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The 10 Biggest Bets on Homebuilders

Some smart managers still like this troubled industry.

David Kathman, 10/30/2007

After years of steadily rising home prices and widespread talk of a bubble, the U.S. housing market has finally hit the skids in a big way this year. There were already signs of trouble last year, but for much of 2007 the industry has been in full-blown crisis mode, with mortgage defaults rising and home prices stagnant or falling. High default rates in subprime mortgages resulted in this summer's credit crunch, which in turn had a ripple effect on the broader market and worsened the housing crisis. It's still not clear when the housing market will hit bottom or how extensive the damage will end up being.

Among the many industries to be negatively affected by the housing downturn, one of the hardest hit has been homebuilders. With housing orders way down and an upturn possibly years off because of a supply glut, all the major homebuilders have seen their profits get badly squeezed and their stock prices drop sharply. Most of the major players are struggling; as of Oct. 23, Lennar LEN, D.R. Horton DHI, Pulte Homes PHM, and Centex CTX were all down more than 50% for the year to date and more than 30% for the trailing three months. The average homebuilder stock is down 44% for the year to date, making it by far the worst-performing industry in our database.

Mutual funds that hold a lot of homebuilder stocks have naturally been hurt by all this. Worst hit have been the specialty funds. There are two exchange-traded funds focusing on domestic homebuilder stocks, iShares Dow Jones US Home ITB and PDR S&P Homebuilders XHB, plus one conventional mutual fund focusing on the industry, Fidelity Select Construction & Housing FSHOX. All three have had a predictably tough time this year.

Beyond those niche offerings, it's interesting to see which other funds have the most homebuilder exposure. Here are the 10 mutual funds in our database (excluding ETFs) with the largest percentage of their most recent portfolios in homebuilder stocks, along with the size of each fund's asset base and the percentile rank of its returns relative to its category so far this year. The Fidelity sector fund is near the top of the list, along with two real-estate sector funds, but after that it's a pretty mixed bag. Not surprisingly, nearly all of these funds have suffered through terrible performance this year relative to their peers, with eight of the 10 ranking in the bottom 3% of their respective categories. In that sense they're the opposite of the funds with big China stakes that we looked at a couple of weeks ago, most of which are beating their categories handily this year:PAGEBREAK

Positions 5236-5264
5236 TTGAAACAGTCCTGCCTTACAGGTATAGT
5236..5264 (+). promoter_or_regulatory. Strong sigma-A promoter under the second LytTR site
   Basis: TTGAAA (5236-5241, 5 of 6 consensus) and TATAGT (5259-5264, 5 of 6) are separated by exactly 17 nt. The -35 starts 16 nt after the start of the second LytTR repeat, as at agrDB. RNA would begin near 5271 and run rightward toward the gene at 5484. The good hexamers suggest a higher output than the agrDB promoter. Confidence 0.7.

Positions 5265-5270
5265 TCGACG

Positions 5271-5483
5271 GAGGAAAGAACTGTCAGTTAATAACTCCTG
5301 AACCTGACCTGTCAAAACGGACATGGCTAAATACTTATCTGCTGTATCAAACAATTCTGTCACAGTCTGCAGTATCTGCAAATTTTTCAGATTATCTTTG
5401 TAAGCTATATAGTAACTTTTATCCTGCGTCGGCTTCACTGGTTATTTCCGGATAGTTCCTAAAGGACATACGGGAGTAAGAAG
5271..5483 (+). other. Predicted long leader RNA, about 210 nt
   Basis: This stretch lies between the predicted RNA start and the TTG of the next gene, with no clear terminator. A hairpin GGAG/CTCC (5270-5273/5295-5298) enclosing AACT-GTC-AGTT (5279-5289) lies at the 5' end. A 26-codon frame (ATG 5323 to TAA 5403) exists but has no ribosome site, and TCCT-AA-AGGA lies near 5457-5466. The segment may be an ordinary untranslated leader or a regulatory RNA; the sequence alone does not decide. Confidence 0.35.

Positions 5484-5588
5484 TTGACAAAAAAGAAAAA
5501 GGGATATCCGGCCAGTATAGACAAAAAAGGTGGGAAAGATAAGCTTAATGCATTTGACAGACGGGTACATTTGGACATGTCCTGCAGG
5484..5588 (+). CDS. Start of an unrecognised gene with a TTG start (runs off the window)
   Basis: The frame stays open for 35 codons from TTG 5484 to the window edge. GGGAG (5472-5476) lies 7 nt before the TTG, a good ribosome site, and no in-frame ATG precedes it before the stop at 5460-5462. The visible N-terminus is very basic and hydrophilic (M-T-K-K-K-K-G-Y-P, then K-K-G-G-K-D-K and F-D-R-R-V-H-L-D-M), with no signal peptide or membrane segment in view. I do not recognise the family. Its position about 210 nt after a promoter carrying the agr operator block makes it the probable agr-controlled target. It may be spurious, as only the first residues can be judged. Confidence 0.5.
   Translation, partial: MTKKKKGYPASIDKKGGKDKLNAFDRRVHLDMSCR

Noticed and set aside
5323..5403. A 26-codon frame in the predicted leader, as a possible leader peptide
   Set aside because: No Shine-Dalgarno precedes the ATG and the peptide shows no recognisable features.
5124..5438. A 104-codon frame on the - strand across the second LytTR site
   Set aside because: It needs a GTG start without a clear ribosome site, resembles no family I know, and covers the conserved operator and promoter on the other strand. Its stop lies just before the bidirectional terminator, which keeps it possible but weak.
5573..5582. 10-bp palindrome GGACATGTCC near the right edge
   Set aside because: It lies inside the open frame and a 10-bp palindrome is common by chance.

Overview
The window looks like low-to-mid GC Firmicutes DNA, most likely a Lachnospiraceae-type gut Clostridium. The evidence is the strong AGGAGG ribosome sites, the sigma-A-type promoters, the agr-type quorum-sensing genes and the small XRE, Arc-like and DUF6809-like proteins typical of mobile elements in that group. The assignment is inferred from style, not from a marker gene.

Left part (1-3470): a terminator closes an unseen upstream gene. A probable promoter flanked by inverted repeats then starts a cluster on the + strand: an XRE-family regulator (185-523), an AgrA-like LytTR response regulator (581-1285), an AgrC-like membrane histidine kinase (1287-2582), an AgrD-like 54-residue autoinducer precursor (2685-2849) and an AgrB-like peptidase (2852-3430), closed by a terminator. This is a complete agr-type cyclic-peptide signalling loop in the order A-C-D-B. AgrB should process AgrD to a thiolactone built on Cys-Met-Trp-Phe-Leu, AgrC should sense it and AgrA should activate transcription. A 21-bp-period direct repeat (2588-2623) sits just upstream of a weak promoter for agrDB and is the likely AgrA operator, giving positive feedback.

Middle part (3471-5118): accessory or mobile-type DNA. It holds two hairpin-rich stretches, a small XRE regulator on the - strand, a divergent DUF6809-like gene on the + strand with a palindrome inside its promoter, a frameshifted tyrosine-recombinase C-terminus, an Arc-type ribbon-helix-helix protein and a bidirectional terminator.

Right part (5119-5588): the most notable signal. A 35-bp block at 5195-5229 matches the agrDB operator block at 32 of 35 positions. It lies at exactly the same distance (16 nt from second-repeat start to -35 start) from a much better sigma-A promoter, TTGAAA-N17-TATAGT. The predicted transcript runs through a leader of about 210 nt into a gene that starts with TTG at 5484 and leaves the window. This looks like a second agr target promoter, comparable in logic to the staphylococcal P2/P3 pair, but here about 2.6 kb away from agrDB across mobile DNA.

Biggest Homebuilder Bets
 

Category

Size
($Mil)
Homebldrs
(%)
% Rank
Cat YTD
Franklin Real Estate Securities FREEX
Real Estate
667 21.72 99
Fidelity Sel Construct & Housing FSHOX
Mid-Blend
94 18.65 99
Alpine U.S. Real Estate Equity EUEYX
Real Estate
149 18.51 86
Touchstone JSAM Inst Value CIJVX
Mid-Value
40 10.21 100
ING Neuberger Berman Prtnrs INBSX
Lg Blend
435 8.86 44
Diversified Value DIVLX
Lg Value
150 7.19 98
ING FMR Mid Cap Growth IMMSX
Mid-Growth
503 6.84 98
Hotchkis and Wiley Mid-Cap Val HWMIX
Mid-Value
4,058 6.69 98
Hotchkis and Wiley Small-Cap Val HWSIX
Sm Value
506 6.47 99
Principal Inv Prtnrs MidCap Gr II PIIMX
Mid-Growth
575 6.26 97

 

The one outlier here is ING Neuberger Berman Partners Portfolio INBSX, a near-clone of the much larger Neuberger Berman Partners NPRTX. This fund has actually beaten the large-blend category this year despite its big homebuilder stake, which manager Basu Mullick has been trimming lately due to short-term concerns. Mullick has led Partners to great results in the long term, and he isn't afraid to be contrarian at times. Of the other funds listed here, the two Hotchkis and Wiley funds have also done very well in the long term; Mid-Cap Value HWMIX has beaten its category every year since 1998, though that streak will be broken this year, and Small Cap Value HWSIX was in its category's top decile for five straight years before crashing in 2006. The management team behind those funds is even more explicitly contrarian than Mullick, willing to make bold bets that often work but sometimes blow up.

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